MSU transitions away from burning coal

Located on the south end of campus, Michigan State University's T.B. Simon Power Plant provides reliable energy to all of campus, and employs a number of strategies to reduce environmental impact while meeting the continually rising energy demand. In 2015, a confluence of changing energy costs, and new federal emission rules, enabled MSU to develop a plan for transitioning away from burning coal in a financially viable way, a move that significantly reduced emissions at the power plant and further established the university as a sustainable leader. 


April 8, 2015

At a live webcast titled "A Conversation with President Simon about MSU's Energy Future," MSU President Lou Anna K. Simon announced that MSU will stop burning coal by the end of 2016, with a majority of coal purchasing and burning ending in 2015."This represents a great opportunity for MSU to further reduce its environmental impact," said Simon, "The decision further helps MSU reliably meet its future energy needs in a sustainable fashion - and sustainability is one of our guiding institutional principles."

By April of 2015, three of the four boilers at the power plant burned natural gas, and the amount of coal burned at the plant had already been reduced by 65 percent since 2009-10."Transitioning to natural gas as our sole fuel source gives us a cleaner, stable power supply moving forward," said Robert Ellerhorst, director of utilities at the MSU power plant.

As part of the planning process, MSU examined the potential for the fourth boiler to burn natural gas. MSU determined it would cost less to restore the fourth boiler's capability to burn natural gas (less than $1 million) than to invest in new technologies to meet the new EPA rules and continue burning coal ($4.5 million with a recurring annual cost of $100,000).

September 2, 2015

More than 6,800 tons of coal were unloaded at Michigan State University’s power plant, marking the final train delivery as it began the transition to all natural gas over the next year.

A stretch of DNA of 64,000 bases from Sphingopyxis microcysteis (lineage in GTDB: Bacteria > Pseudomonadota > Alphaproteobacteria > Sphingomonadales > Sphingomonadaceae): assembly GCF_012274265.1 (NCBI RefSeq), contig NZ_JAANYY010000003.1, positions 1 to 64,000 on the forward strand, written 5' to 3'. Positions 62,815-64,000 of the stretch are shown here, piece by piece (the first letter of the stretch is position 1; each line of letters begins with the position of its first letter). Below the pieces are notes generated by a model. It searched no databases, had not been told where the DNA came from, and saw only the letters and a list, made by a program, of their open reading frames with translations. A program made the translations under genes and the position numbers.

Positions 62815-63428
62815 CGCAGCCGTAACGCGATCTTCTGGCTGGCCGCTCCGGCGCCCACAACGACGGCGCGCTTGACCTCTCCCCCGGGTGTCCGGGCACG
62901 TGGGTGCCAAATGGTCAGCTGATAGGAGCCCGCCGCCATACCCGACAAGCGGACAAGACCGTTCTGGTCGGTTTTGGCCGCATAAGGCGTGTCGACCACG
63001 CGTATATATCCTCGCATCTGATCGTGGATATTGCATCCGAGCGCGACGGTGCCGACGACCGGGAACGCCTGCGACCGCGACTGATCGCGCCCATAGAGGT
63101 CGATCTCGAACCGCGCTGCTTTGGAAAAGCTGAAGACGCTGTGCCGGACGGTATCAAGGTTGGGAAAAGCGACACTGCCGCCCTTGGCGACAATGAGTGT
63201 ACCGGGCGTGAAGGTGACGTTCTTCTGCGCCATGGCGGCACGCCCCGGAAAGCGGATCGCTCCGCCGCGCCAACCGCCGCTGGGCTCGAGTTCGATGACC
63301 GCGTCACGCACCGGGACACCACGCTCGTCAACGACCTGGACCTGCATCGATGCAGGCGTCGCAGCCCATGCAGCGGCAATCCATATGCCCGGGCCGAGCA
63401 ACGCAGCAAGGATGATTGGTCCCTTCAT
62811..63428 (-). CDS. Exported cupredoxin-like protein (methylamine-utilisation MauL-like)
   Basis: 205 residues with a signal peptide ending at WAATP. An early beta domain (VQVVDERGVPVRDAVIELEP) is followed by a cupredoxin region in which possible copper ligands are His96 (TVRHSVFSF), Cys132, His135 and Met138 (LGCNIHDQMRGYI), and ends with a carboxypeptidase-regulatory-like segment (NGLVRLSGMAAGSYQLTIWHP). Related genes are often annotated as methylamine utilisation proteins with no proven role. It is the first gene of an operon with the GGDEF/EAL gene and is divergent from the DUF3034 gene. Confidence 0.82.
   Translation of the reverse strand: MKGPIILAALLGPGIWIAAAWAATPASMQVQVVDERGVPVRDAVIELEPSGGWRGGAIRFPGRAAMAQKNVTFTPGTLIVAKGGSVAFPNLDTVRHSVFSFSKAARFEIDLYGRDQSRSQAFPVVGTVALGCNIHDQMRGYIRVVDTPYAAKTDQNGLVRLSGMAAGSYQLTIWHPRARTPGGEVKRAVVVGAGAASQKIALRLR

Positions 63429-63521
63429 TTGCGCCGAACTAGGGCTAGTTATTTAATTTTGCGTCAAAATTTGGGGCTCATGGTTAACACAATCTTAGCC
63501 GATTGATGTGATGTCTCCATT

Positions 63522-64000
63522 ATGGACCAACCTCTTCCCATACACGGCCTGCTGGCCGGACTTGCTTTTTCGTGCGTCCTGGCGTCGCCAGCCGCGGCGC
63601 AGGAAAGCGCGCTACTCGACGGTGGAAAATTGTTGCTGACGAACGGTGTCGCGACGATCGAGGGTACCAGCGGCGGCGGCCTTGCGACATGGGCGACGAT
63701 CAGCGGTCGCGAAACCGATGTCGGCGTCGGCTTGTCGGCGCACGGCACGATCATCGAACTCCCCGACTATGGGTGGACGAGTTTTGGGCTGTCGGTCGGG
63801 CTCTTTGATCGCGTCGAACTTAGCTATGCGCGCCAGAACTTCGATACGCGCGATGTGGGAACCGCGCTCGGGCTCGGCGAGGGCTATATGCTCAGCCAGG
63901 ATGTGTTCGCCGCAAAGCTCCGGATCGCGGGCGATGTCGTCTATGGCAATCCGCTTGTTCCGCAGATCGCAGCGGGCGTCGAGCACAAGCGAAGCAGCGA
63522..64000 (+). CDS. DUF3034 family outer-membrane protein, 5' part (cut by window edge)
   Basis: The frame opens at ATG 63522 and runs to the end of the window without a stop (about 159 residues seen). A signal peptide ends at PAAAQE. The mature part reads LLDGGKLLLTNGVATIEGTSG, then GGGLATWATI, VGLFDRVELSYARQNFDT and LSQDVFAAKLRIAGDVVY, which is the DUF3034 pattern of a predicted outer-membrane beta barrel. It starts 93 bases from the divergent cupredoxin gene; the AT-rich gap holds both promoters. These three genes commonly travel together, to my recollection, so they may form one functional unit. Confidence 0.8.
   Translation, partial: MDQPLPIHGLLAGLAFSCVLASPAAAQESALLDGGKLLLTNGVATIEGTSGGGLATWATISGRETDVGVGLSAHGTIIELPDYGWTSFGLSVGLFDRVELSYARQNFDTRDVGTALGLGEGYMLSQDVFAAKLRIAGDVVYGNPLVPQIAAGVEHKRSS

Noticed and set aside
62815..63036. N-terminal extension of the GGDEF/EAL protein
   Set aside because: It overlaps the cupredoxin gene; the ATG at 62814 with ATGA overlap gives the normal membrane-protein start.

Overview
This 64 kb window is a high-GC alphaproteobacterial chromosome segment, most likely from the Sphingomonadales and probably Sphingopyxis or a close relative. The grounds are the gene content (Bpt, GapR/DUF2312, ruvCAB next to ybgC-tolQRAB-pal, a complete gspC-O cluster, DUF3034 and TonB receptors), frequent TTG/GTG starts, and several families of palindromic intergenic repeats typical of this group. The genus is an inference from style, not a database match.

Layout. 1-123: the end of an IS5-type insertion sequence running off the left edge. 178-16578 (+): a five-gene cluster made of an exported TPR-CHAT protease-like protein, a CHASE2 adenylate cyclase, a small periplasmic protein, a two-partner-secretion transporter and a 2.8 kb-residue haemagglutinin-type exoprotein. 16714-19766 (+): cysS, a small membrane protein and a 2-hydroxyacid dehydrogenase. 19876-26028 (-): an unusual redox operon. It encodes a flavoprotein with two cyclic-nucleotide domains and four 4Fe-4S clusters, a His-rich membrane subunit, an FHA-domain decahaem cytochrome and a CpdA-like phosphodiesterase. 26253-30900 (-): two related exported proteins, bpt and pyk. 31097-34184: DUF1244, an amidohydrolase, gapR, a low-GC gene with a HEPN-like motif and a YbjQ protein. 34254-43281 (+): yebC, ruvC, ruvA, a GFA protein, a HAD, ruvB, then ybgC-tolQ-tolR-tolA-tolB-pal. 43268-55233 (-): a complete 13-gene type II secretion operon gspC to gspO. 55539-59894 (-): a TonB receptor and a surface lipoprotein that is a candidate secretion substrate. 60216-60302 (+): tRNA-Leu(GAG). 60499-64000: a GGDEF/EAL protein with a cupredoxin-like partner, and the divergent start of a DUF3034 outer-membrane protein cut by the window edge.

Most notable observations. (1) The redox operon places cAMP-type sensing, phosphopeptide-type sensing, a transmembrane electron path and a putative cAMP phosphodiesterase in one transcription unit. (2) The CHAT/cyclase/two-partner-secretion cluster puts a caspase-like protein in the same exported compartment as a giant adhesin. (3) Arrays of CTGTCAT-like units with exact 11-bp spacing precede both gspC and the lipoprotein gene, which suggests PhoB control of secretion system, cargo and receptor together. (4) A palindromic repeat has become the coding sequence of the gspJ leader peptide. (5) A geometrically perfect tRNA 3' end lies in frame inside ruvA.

Coal had been around MSU’s campus since 1855, when coal stoves warmed buildings before a central plant was created in 1900 to reduce fire risks. Coal had been used at the university’s T.B. Simon Power Plant since 1965, said Nate Verhanovitz, an engineer at the plant.

"It’s a step in the right direction and reduces our carbon footprint,” said Verhanovitz, “and given the environmental concerns with coal emissions, it’s absolutely wonderful to officially begin the transition to natural gas. This is good for MSU and the community.”

Robert Ellerhorst, director of utilities for MSU’s Infrastructure Planning and Facilities, agreed. “The last train is really a symbol of the commitment to change the emission footprint for the campus,” Ellerhorst said. “We’ve been working with our supplier since the announcement in April… it’s really the symbolic end to what will be the end to burning coal here.


April 12, 2016

MSU President Lou Anna K. Simon announced that Michigan State University was no longer burning coal in its on-campus power plant. 

Using natural gas instead of coal to power the campus results represented a reduction in CO2 emissions of about 32.4 percent. One other way to look at it: The average tree absorbs a net of about 1,000 pounds of CO2 over its lifetime. MSU’s use of natural gas has a similar impact on greenhouse gas reduction as planting about a half million trees each year.

“This is a very special day,” said Satish Udpa, MSU executive vice president for administrative services. “Special because it symbolizes the progress we’ve made in the last few years on how we consume energy, how we produce energy, and how we look around the corner in planning for meeting our energy requirements.”